Hot Tracks

Album cover of The Chaos After You by Taiwanese singer-songwriter Eric Chou.
Album cover of The Chaos After You by Taiwanese singer-songwriter Eric Chou. PHOTO: SONY MUSIC ENTERTAINMENT

POP

THE CHAOS AFTER YOU

Eric Chou

Sony Music Entertainment

3.5 stars

When Taiwanese singer-songwriter Eric Chou made his debut in 2014, his looks were often compared with South Korean actor Kim Soo Hyun of fantasy romance My Love From The Star (2013).

Perhaps the comparisons have led him to look to K-pop for inspiration on his third album.

Somewhat surprisingly, the songs work.

The first time I heard Without Her, I couldn't quite tell if I was listening to K-pop or Mandopop. That is not a bad thing. The album does not sound like a lazy rip-off but an intriguing amalgam of slick electropop - complete with modulated voice effects - with Mandarin lyrics. It also helps that Chou has a good ear for melody.

Another standout track here is Get Out Of My Head (Yi Sui Pin). Chou, who lived in Boston in his teens, sounds like a smooth R&B operator on the English chorus: "Say why, why you gotta be so rude, when all I do is for you."

That is not to say that the singer has abandoned his trademark forte of lush ballads.

His tender, dulcet tones are showcased on the title track, in which he asks plaintively: "Two people in love, what wrong have we done."

Even the obligatory duet, The Way You Make Me Feel (Nian Nian), with actress Tiffany Hsu, isn't half-bad, thanks to a breezy chorus.

It is good to see Chou going beyond simply giving fans more of what they want and venturing into a more urban and contemporary sound.

Boon Chan


JAZZ

THE SUBJECT TONIGHT IS LOVE

Kate McGarry, Keith Ganz and Gary Versace

Binxtown Records

4 stars

If you are looking for the perfect soundtrack for an intimate evening with a partner, this is it.

American singer Kate McGarry blends a quirkily indie spirit with a jazz musician's keen ear and her latest album is clear demonstration of that winning combination.

Her sunny voice skims lightly through folksy tunes and soars confidently when the occasion demands.

The conceit of this album is love songs capturing the different moods and aspects of the emotion, bookended by brief recitations from the writings of 14th-century Persian poet Hafiz.

Accompanied by her husband, guitarist Keith Ganz, and pianist Gary Versace, McGarry's voice is the sterling star of the show, set off beautifully by the smart, elegant arrangements.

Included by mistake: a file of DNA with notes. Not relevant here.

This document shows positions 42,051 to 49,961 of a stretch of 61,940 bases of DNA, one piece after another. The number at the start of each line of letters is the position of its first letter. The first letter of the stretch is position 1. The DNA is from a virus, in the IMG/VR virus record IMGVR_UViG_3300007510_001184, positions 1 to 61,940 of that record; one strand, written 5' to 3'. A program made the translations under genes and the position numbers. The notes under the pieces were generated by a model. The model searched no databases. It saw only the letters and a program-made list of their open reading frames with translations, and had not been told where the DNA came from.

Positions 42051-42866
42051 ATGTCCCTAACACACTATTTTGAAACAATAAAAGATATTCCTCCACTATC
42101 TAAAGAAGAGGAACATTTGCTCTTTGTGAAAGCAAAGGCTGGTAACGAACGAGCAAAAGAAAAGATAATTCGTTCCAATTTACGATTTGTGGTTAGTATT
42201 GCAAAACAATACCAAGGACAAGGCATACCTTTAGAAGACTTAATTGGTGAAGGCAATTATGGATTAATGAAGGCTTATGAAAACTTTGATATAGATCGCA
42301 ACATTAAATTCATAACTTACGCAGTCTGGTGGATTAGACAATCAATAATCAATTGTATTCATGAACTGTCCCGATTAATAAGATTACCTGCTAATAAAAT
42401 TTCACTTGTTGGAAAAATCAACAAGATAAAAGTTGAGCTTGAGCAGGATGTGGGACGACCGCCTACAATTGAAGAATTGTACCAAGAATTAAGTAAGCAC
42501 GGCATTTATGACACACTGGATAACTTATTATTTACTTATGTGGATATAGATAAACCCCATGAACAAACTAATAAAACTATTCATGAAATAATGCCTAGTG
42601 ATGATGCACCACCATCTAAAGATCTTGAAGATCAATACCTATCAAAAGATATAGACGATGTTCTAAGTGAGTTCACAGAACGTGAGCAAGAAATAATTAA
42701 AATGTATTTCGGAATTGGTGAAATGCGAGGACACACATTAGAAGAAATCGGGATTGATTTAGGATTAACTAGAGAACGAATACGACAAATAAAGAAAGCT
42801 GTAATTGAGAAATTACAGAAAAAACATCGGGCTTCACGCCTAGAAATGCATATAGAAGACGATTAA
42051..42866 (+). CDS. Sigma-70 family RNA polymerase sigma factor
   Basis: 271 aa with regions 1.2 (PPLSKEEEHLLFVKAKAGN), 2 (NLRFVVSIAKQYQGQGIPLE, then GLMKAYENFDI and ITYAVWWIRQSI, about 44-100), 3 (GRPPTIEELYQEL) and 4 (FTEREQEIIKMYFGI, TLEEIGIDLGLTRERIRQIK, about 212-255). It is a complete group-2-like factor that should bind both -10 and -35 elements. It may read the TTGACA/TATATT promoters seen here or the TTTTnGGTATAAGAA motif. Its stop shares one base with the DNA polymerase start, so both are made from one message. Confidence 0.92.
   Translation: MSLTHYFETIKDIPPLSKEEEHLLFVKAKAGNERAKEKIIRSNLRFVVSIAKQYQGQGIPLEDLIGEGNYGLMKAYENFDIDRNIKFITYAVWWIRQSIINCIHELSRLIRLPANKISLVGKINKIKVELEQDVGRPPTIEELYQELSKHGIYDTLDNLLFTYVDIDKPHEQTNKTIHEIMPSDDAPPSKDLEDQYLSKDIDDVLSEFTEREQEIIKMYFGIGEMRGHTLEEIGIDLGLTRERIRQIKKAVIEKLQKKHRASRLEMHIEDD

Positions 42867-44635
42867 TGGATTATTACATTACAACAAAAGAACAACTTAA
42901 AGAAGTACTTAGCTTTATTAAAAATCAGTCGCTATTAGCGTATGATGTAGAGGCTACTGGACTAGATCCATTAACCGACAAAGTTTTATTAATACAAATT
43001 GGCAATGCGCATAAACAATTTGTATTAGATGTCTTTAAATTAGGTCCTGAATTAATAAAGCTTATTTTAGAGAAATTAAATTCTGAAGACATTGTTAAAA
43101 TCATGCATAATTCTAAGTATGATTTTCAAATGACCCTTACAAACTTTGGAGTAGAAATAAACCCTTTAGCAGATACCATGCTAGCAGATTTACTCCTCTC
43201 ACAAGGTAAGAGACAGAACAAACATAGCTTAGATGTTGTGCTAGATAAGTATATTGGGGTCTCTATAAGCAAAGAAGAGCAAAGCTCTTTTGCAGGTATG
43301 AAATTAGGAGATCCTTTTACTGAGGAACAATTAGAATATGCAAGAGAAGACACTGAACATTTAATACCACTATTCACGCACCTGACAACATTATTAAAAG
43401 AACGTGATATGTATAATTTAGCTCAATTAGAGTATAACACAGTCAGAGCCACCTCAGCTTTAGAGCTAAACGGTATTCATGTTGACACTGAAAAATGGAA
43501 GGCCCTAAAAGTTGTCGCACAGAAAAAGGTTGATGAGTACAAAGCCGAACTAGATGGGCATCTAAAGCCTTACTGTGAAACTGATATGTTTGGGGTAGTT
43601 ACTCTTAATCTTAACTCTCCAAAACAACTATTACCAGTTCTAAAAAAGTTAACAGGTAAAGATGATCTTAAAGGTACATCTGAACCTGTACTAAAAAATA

The programme is an eclectic mix of originals and standards. Some tracks are an intriguing mash-up of both, such as Climb Down, a dreamily bluesy McGarry-penned tune that segues easily into an Irish reel, Whiskey You're The Devil.

Other standout tracks are What A Difference A Day Makes, which gets positively dancey, thanks to a samba-inflected arrangement, and thoughtful takes on Secret Love and My Funny Valentine that rescue both from cheesy muzak territory.

For the brainy music fans out there who like a good dose of intellect with their romance, this album is just the thing.

Ong Sor Fern


HISTORICAL CLASSICS

EILEEN JOYCE

Complete Studio Recordings

Decca Eloquence 482 6291 (10 CDs)

5 stars

Eileen Joyce (1908 to 1991), Britain's glamour lady of the piano from the 1930s to 1950s, came from humble origins. She was born in Tasmania, Australia, and spent her childhood years in Perth. She received formal musical studies in Leipzig, Germany, and later in London, where she made her breakthrough.

At her prime, she was known to play three or four piano concertos - each in a different outfit - within a single concert. She, however, retired abruptly in 1960 from career burnout.

Her studio recordings date from 1933 to 1958 and originally appeared on the Parlophone, Columbia, Decca, HMV and Saga labels. Now reissued by Universal Music Australia, these show her at her brilliant best.

She had a large concerto repertoire, but recorded only a few, including those by Grieg, Mendelssohn (No. 1), Tchaikovsky (No. 2), Rachmaninoff (No. 2, she was the pianist on the soundtrack for the 1945 movie, Brief Encounter), John Ireland and Shostakovich (No. 1).

Her mercurial yet sensitive playing comes from a bygone age and this box-set is a priceless listen.

Chang Tou Liang

A version of this article appeared in the print edition of The Straits Times on March 08, 2018, with the headline 'Hot Tracks'. Print Edition | Subscribe